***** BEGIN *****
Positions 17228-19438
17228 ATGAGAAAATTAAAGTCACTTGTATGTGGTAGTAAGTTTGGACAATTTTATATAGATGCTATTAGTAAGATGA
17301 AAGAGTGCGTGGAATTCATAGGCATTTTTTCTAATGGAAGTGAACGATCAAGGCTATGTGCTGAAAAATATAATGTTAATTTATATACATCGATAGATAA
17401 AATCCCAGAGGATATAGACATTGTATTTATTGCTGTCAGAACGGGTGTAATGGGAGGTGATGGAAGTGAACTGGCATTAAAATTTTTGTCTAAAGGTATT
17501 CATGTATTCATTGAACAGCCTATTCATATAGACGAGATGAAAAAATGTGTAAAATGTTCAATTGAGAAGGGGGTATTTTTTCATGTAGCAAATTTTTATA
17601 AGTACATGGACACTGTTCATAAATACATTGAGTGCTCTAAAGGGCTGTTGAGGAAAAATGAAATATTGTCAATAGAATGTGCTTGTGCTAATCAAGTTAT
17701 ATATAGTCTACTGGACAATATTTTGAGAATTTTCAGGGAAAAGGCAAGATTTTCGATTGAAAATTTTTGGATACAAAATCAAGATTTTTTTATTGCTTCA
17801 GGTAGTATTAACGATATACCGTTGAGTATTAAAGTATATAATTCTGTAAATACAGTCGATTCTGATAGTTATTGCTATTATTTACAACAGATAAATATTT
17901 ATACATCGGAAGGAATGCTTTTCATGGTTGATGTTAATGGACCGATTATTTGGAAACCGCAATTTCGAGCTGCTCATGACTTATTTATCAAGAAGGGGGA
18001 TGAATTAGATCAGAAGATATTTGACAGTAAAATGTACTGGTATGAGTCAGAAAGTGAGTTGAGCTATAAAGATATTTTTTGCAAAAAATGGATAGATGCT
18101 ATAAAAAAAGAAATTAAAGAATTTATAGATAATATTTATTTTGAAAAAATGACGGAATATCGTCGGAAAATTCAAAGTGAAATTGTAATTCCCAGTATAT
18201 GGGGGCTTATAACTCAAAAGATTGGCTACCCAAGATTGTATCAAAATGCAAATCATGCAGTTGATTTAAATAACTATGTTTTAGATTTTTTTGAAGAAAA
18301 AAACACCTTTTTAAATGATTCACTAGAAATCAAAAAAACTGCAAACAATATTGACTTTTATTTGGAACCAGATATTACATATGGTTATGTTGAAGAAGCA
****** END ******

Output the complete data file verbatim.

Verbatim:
Positions 17228-19438
17228 ATGAGAAAATTAAAGTCACTTGTATGTGGTAGTAAGTTTGGACAATTTTATATAGATGCTATTAGTAAGATGA
17301 AAGAGTGCGTGGAATTCATAGGCATTTTTTCTAATGGAAGTGAACGATCAAGGCTATGTGCTGAAAAATATAATGTTAATTTATATACATCGATAGATAA
17401 AATCCCAGAGGATATAGACATTGTATTTATTGCTGTCAGAACGGGTGTAATGGGAGGTGATGGAAGTGAACTGGCATTAAAATTTTTGTCTAAAGGTATT
17501 CATGTATTCATTGAACAGCCTATTCATATAGACGAGATGAAAAAATGTGTAAAATGTTCAATTGAGAAGGGGGTATTTTTTCATGTAGCAAATTTTTATA
17601 AGTACATGGACACTGTTCATAAATACATTGAGTGCTCTAAAGGGCTGTTGAGGAAAAATGAAATATTGTCAATAGAATGTGCTTGTGCTAATCAAGTTAT
17701 ATATAGTCTACTGGACAATATTTTGAGAATTTTCAGGGAAAAGGCAAGATTTTCGATTGAAAATTTTTGGATACAAAATCAAGATTTTTTTATTGCTTCA
17801 GGTAGTATTAACGATATACCGTTGAGTATTAAAGTATATAATTCTGTAAATACAGTCGATTCTGATAGTTATTGCTATTATTTACAACAGATAAATATTT
17901 ATACATCGGAAGGAATGCTTTTCATGGTTGATGTTAATGGACCGATTATTTGGAAACCGCAATTTCGAGCTGCTCATGACTTATTTATCAAGAAGGGGGA
18001 TGAATTAGATCAGAAGATATTTGACAGTAAAATGTACTGGTATGAGTCAGAAAGTGAGTTGAGCTATAAAGATATTTTTTGCAAAAAATGGATAGATGCT
18101 ATAAAAAAAGAAATTAAAGAATTTATAGATAATATTTATTTTGAAAAAATGACGGAATATCGTCGGAAAATTCAAAGTGAAATTGTAATTCCCAGTATAT
18201 GGGGGCTTATAACTCAAAAGATTGGCTACCCAAGATTGTATCAAAATGCAAATCATGCAGTTGATTTAAATAACTATGTTTTAGATTTTTTTGAAGAAAA
18301 AAACACCTTTTTAAATGATTCACTAGAAATCAAAAAAACTGCAAACAATATTGACTTTTATTTGGAACCAGATATTACATATGGTTATGTTGAAGAAGCA